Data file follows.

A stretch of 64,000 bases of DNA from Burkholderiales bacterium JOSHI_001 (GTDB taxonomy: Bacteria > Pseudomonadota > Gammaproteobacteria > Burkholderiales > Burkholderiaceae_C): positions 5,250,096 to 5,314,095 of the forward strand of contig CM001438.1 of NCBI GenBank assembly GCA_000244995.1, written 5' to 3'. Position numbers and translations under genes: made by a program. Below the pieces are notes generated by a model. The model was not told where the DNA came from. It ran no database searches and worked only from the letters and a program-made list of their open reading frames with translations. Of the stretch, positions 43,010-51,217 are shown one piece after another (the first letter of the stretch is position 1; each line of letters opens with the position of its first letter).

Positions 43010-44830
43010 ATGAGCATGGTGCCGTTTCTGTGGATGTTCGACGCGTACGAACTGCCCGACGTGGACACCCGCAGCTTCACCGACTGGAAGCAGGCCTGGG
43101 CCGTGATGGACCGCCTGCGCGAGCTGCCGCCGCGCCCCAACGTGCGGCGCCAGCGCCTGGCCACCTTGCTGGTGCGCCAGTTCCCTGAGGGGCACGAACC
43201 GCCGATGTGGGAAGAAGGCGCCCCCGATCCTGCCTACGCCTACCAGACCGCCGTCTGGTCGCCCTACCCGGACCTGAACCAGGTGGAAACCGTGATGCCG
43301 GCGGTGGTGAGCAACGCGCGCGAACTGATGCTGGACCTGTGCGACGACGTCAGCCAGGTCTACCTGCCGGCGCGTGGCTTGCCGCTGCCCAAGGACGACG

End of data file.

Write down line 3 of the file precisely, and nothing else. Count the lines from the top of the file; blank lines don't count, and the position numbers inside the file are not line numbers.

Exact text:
43010 ATGAGCATGGTGCCGTTTCTGTGGATGTTCGACGCGTACGAACTGCCCGACGTGGACACCCGCAGCTTCACCGACTGGAAGCAGGCCTGGG